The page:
Sign in or
Make a page for your pug.
Share pug rescue stories.
Add to or browse the Pug Pictures Gallery
Know about these dogs? Click EasyEdit to add info anywhere on this page.
Once considered niche dogs, Pugs have skyrocketed in popularity in recent years. This surge in ownership is not surprising, since Pugs are extremely charismatic and charming dogs that make great pets.
Short History of the Breed
Dating back to Asia earlier than 400 BC, the Pug is one of the oldest dog breeds in the world. While the exact origins and early history of the breed are unknown, they are believed to have become popular during the Sung Dynasty and were kept only by royalty.
When the British invaded the Chinese Imperial Palace in 1860, they discovered several Pugs and Pekinese, and brought these dogs with them back to England. The AKC recognized the Pug in 1885 and the breed has been a popular pet ever since.
Physical Description & Size
The Pug has a distinctive square, compact, thick, and muscular frame with loose, wrinkly skin. The coat is sleek and soft and comes in apricot, fawn, black and silver. Regardless of color, all Pugs have a short, flat, black muzzle, velvety ears, and a curly tail. The short legs cause Pugs to have a rolling gait, which most people find cute and amusing.
Pugs are usually around 10 to 14 inches high, and weigh a hefty 15 to 28 pounds. Males are typically larger than females.
Pugs are endearing dogs that are even-tempered, playful, mischievous, and very intelligent. While they do not have a tendency to bark, they do make great watch dogs in addition to fantastic pets. They are willful creatures that can get bored with repetitive training, and will benefit from attention, stimulating activity, and lots of play time. Pugs get along well together and aggression towards other dogs is rare.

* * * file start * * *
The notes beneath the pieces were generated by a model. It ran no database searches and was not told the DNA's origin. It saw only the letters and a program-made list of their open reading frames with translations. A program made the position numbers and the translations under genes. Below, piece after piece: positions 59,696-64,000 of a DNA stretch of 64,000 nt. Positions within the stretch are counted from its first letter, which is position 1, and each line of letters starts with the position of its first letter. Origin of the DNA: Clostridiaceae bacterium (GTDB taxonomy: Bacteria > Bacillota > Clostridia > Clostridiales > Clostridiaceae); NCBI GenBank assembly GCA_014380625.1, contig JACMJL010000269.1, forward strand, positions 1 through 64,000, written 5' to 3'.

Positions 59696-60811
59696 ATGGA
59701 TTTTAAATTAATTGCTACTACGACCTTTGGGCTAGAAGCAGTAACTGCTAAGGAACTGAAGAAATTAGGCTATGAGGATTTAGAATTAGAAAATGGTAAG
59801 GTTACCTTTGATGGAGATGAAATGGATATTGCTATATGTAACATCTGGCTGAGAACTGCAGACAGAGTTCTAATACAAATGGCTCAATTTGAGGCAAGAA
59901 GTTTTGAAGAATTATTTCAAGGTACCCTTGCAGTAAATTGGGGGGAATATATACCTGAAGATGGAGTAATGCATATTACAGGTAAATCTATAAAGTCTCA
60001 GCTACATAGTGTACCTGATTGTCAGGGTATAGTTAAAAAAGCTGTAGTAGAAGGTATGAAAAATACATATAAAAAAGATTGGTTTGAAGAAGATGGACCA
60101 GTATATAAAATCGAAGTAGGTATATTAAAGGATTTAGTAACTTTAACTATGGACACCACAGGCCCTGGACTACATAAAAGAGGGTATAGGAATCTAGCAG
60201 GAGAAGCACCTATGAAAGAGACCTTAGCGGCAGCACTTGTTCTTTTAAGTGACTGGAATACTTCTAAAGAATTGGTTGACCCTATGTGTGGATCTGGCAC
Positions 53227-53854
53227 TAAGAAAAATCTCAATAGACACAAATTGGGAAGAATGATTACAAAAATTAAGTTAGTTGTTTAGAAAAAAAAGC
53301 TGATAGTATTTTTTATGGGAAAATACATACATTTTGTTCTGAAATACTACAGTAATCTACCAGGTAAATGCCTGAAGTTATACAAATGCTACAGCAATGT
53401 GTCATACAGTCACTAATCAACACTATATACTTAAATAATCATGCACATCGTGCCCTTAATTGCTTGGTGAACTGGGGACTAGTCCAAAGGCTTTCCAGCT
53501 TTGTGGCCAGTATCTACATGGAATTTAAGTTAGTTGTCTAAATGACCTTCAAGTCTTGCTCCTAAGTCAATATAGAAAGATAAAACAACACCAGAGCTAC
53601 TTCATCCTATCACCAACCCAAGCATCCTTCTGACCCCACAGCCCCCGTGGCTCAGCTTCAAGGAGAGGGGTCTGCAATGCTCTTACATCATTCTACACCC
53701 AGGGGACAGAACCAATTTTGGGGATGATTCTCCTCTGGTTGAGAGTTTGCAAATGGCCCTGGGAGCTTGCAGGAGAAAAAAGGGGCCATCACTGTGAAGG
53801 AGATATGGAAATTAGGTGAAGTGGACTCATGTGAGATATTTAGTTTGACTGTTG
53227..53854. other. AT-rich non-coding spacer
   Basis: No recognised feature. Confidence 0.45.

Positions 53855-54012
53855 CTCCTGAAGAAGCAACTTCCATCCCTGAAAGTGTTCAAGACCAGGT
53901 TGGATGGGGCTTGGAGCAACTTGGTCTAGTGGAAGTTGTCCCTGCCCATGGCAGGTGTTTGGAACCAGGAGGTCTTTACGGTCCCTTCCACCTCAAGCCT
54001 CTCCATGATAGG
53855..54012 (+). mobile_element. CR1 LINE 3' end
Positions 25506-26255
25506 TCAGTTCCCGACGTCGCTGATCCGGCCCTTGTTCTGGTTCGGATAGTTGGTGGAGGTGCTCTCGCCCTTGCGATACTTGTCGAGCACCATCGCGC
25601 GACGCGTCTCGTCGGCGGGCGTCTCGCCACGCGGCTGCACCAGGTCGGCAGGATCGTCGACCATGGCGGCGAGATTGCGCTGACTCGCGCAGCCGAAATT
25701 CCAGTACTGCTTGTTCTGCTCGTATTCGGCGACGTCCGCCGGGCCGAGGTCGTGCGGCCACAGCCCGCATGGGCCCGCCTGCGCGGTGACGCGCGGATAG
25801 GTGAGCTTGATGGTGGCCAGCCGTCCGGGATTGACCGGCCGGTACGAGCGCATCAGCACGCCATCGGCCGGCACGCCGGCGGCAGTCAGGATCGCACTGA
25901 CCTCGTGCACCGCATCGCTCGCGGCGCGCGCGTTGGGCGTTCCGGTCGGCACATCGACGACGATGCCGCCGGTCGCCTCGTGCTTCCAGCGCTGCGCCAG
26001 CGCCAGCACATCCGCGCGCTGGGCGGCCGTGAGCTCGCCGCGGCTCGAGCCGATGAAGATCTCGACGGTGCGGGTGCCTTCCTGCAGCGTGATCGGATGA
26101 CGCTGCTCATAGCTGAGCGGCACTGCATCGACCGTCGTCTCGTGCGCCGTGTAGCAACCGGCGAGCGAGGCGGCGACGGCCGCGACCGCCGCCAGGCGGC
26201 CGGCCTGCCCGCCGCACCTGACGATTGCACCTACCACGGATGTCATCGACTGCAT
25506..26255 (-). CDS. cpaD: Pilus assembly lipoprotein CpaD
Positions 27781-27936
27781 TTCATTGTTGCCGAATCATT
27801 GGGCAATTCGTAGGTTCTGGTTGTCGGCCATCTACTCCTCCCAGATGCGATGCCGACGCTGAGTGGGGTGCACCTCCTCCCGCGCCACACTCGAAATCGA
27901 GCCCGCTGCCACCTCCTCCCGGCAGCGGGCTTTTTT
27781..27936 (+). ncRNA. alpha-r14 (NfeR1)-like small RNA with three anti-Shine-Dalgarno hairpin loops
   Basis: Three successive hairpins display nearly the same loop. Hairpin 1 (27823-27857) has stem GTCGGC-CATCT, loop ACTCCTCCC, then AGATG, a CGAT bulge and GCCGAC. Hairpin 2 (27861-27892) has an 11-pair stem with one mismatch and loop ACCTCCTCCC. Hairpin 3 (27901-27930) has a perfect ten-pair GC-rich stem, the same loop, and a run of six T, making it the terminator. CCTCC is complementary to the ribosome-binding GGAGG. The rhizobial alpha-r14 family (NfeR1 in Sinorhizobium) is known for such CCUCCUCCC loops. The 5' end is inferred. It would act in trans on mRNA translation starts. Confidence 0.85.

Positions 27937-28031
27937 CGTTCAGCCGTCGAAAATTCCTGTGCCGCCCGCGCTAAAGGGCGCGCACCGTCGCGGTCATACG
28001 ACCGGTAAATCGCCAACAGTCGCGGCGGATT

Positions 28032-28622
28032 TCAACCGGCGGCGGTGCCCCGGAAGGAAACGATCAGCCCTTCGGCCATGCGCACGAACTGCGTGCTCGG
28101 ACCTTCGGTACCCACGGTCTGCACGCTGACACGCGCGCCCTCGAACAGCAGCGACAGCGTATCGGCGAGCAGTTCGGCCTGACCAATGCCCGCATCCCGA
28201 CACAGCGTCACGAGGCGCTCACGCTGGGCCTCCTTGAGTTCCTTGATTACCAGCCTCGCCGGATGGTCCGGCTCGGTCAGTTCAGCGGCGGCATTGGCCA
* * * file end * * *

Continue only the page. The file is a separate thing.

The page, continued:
They are extremely people-oriented and tend to identify with a special person in the home. Their favorite past time is to lounge around on any available lap. They are extremely kid-friendly and would also be wonderful companions for the sick, elderly or disabled because of their gentle, non-aggressive nature. They love to be included in whatever you do, and if they can't be directly involved, they will settle for keeping a close eye on you. Pugs are companion dogs. They do not do well if left alone for long periods of time and should not be kept as outside dogs. If you are not prepared to have your dog follow you around and need your attention then a Pug is not for you.
Dog Care (exercise, grooming, diet)
This breed sheds year round, but more heavily during the warmer seasons. Otherwise the smooth, short-haired coat is easy to groom.
They enjoy energetic games and will keep in better health if given regular exercise. But be careful not to over do it, especially if they start to wheeze. Walks should be confined to the cooler parts of the day, as they are extremely heat sensitive. Particularly during the warmer parts of the day, never walk a Pug a greater distance that you are willing to carry it home.
Pugs are extremely food oriented and should be kept on a regular diet and feeding schedule to prevent the breed's desire to overeat. They are sensitive to diet and can develop problems if given food that is disagreeable to their metabolisms.